Most agree that the indie-fication of pop has been a change for the better. Except, that is, when bands like The Pigeon Detectives bring their knuckle-dragging post-Libertine shtick to the table with new single This Is An Emergency (**, 5 May). A rush of equally naff computer beeps heralds the debut single of Philadelphian electro-rock-bots Innerpartysystem. Don’t Stop (**, 5 May) is quite good fun, in an emo kind of way. Speaking of emo, I’m not sure if Paramore fit the criteria, but they’ve got that strangely sanitized angst-rock down pat. That’s What You Get (*, 12 May) might be gash, but they sport some splendidly coiffured ‘dos on the cover.
Figure 5, this month’s new-band-from-Glasgow, offer a kind of garage punk that’s anything but forward-thinking with debut single Rock of Gibraltar (**, 26 May). With cited influences like The Jam and Buzzcocks, they probably want to be seen as retro rockers anyway. Another debut single from the other side of the indie continuum: Oxford’s A Silent Film come over all sensitive and slick on Sleeping Pills (***, 12 May), but they sound better than many of their soft-on-the-ear southerner peers. Just.
This column wouldn’t be complete without an Australian singer/songwriter, so step up Mr Kris Morris. Someone Sometimes (**, 5 May) is a downtempo love song that will fit nicely into Terry Wogan’s Radio 2 playlist, if you catch my drift. Cazals are an utterly different proposition, but with Somebody, Somewhere (***, 5 May) they obviously attended the same vague school of song-naming. Nevertheless, this is sharp, punchy indie – and Casio keyboard noises are always a winner. This month’s female singer/songwriter, Norwegian Ida Maria, upstages her male counterpart with Queen of the World (***, 12 May). An ode to getting sozzled that drinks from the same (presumably spiked) pint glass as the unnaturally chipper Jack Peñate.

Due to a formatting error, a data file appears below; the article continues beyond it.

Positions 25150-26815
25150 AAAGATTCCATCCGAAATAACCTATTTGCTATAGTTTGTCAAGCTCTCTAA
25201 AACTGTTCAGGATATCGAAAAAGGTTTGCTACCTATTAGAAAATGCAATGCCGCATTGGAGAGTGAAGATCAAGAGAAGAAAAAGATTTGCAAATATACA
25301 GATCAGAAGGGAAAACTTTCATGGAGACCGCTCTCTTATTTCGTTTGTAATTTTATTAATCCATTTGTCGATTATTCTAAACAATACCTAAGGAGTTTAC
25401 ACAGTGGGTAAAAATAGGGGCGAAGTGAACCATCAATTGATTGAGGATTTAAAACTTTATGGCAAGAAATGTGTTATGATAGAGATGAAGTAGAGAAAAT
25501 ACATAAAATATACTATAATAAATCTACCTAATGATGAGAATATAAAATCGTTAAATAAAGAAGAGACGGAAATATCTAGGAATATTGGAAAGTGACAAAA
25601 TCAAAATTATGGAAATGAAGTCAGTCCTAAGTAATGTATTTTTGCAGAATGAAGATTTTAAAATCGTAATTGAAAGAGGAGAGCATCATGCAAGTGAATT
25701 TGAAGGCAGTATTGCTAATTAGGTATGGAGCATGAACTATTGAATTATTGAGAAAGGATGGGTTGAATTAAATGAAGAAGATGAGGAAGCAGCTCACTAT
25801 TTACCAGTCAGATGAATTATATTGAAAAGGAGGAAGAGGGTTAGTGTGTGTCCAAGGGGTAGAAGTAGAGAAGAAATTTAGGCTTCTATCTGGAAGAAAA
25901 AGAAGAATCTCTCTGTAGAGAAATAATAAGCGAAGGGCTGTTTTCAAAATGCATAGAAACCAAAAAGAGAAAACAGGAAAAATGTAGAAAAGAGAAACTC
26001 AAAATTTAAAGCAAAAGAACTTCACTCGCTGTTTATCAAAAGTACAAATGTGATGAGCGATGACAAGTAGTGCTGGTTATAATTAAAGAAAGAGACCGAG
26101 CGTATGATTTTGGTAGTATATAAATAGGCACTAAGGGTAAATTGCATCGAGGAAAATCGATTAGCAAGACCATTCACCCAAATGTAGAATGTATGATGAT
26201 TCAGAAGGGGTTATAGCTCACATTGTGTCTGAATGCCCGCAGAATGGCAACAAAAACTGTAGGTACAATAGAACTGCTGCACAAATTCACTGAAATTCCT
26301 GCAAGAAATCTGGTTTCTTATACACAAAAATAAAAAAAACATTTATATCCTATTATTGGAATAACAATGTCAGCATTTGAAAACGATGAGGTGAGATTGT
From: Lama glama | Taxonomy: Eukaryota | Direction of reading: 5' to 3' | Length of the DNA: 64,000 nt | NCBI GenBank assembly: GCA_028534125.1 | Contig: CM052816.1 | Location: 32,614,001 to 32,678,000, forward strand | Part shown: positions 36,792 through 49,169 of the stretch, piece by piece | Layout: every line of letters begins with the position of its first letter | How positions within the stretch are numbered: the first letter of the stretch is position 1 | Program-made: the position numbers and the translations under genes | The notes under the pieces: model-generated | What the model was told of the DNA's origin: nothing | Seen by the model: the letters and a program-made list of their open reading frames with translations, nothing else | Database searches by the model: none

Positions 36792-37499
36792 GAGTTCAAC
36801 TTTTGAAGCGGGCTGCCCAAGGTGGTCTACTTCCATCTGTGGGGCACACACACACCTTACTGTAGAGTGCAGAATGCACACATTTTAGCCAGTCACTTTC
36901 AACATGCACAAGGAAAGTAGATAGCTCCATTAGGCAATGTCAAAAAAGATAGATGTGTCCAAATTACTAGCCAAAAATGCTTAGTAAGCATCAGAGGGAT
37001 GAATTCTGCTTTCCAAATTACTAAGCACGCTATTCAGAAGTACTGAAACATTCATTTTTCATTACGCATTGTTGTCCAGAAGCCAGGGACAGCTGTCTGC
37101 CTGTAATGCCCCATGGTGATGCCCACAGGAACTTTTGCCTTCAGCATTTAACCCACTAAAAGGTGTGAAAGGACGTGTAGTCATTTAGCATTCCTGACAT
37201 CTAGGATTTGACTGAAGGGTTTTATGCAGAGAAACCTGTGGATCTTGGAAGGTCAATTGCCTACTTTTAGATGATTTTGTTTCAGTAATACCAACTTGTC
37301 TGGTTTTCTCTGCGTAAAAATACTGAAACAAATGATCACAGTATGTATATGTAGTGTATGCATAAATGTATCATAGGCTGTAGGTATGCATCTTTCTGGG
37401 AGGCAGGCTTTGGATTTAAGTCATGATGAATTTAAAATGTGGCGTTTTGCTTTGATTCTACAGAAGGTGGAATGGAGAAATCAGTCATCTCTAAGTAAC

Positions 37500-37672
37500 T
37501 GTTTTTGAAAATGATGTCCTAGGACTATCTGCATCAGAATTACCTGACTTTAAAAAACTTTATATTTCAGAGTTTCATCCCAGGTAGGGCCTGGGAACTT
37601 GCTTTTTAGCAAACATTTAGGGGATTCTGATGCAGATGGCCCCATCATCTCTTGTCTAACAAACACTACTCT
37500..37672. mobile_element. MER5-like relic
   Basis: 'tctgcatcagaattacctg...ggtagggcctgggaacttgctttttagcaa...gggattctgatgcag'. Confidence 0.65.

Why should a band from Dundee pine for the Big Apple, as The Hazy Janes do on New York (***, 19 May)? Is the silvery Tay not inspiration enough? Whatever their home-town gripes, they make indie-pop that’s safe but satisfying. Proving the theory that the point of art school isn’t to paint but to form bands, Edinburgh’s The Gussets arrive through our mailbox with Gortex Erotique (***, out now), a paean to seedy subculture that falls somewhere between The Slits and Le Tigre. Banish all thoughts of Enya before listening to Sail Away (***, 12 May) by The Thirst. This Brixton quintet make quality indie-rock that couldn’t be further removed from the ’80s warbler. Given that this blog is already a signed-up fan it’s no surprise that Frightened Rabbit should take single of the month with Fast Blood (****, 26 May), a beautifully simple track that takes its cue from the ragged-edged panache of The National.